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Grimaldi Forum Monaco, Monte Carlo, Monaco 7–9 April 2011
The incidence and risk factors for pre-race respiratory tract symptoms in ironman triathletes
  1. M Schwellnus1,2,
  2. M Lichaba1,
  3. M Collins1,2,3
  1. 1Department of Human Biology, UCT/MRC Research Unit for Exercise Science and Sports Medicine, Cape Town, South Africa
  2. 2International Olympic Committee (IOC) Research Centre, Cape Town, South Africa
  3. 3South African Medical Research Council, Cape Town, South Africa


Background Pre-race respiratory tract symptoms (RTS) in Ironman triathletes appear to be common but the incidence and risk factors for pre-race RTS have not been well studied.

Objective The objectives of this study were to determine the incidence of RTS in triathletes preparing for an Ironman Triathlon and to establish the risk factors associated with pre-race RTS.

Setting International Ironman Triathlon competition.

Participants 304 triathletes entering the Ironman triathlon were recruited.

Assessments All the subjects completed a validated questionnaire in the 1–3 days before the race that contained sections on demographics, training and previous competitions, and a detailed section pertaining to RTS and allergies. Data on race performance were collected after the race. Subjects were divided into the following groups, based on their self-reported history of RTS in the 6 week and 1 week period prior to the race: no RTS, all RTS, only upper respiratory tract symptoms (URTS), lower respiratory tract and/or systemic symptoms (LRT+SS).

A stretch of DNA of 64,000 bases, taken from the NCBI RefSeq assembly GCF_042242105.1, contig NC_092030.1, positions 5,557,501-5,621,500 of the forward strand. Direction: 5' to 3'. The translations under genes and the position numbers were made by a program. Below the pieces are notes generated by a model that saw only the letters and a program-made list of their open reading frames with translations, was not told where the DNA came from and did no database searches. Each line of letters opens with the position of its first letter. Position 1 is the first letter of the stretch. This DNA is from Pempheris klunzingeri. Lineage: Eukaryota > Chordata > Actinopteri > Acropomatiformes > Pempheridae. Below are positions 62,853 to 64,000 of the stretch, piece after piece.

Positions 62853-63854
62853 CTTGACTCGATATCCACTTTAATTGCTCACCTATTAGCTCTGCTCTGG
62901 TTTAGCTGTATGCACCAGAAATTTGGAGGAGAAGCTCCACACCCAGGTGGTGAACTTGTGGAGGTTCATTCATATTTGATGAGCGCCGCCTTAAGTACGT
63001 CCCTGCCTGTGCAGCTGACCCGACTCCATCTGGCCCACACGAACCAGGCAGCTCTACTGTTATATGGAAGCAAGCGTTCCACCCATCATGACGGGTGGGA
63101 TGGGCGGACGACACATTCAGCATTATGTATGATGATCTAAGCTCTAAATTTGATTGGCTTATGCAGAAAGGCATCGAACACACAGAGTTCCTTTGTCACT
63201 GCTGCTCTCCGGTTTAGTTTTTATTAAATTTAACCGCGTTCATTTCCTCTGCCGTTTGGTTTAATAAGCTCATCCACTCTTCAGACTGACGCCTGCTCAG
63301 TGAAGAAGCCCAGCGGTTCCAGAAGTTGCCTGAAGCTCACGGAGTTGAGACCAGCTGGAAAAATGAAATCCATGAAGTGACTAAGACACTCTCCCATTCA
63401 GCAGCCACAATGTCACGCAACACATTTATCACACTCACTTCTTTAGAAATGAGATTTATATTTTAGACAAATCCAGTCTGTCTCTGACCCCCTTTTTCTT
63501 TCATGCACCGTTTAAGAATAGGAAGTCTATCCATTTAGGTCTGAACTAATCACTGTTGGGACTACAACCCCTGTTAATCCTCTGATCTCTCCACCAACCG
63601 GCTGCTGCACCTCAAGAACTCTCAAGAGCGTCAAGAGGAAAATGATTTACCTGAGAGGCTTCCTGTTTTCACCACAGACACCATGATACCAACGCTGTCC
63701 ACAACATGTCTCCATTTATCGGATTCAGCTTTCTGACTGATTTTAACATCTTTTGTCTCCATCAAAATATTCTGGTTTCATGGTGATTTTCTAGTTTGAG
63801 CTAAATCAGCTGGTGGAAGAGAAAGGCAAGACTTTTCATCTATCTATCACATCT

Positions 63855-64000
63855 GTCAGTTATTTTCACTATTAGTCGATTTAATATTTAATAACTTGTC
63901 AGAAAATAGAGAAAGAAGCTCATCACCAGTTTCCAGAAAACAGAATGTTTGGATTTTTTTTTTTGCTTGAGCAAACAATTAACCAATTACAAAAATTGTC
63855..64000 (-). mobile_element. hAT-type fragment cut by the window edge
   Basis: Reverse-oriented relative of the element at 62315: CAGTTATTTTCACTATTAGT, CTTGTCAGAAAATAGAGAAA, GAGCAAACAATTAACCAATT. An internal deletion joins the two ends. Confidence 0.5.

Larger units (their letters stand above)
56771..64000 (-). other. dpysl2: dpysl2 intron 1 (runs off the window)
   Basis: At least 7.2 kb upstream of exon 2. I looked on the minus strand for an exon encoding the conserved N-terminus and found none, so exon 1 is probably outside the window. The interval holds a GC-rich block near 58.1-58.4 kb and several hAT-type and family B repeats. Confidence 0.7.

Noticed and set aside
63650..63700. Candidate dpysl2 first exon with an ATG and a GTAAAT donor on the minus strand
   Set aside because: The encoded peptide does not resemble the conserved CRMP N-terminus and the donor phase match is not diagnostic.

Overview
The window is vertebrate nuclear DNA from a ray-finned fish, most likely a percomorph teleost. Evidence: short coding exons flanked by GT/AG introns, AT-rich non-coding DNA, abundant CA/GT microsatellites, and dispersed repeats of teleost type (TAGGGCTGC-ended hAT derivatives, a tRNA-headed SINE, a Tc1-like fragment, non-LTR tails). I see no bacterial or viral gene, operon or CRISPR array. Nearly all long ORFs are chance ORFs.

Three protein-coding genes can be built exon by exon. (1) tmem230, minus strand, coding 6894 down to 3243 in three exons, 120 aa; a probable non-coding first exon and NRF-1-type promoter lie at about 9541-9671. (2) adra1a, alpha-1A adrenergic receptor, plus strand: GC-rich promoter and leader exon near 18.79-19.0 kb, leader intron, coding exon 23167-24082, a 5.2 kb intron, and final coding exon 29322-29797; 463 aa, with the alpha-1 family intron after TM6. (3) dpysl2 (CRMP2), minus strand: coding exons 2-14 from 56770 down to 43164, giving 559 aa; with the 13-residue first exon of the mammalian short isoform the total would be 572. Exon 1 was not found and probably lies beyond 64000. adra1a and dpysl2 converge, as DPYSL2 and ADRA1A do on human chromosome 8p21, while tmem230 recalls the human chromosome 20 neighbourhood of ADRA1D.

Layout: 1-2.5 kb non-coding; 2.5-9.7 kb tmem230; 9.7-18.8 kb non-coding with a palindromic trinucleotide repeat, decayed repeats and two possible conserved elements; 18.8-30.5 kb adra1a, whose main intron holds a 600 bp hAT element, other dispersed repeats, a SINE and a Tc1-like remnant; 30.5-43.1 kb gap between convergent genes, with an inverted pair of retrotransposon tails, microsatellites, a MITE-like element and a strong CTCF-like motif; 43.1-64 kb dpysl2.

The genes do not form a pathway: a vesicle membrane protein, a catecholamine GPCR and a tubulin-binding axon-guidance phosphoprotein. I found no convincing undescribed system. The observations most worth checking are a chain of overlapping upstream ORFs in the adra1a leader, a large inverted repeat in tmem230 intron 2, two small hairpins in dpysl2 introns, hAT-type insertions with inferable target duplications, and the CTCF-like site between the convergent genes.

Measures of outcome Incidence (%) of triathletes with RTS in the 6 weeks and 1 week before the race and factors associated with pre-race RTS.

Results The main findings in this study were that 49% of the Ironman triathletes reported RTS in the 6-week period before competition. There was a strong association between self reported RTS in Ironman triathletes and a history of self reported allergies rather than training volume (in the 15 weeks before the race). Self-reported LRT+SS but not URTS in triathletes were associated with decreased training in the 6 weeks before the race.

Conclusion Triathletes, in preparation for a race, report a high incidence of RTS, which appear to be related to allergies rather than other factors including training volume or the calibre of the athlete.

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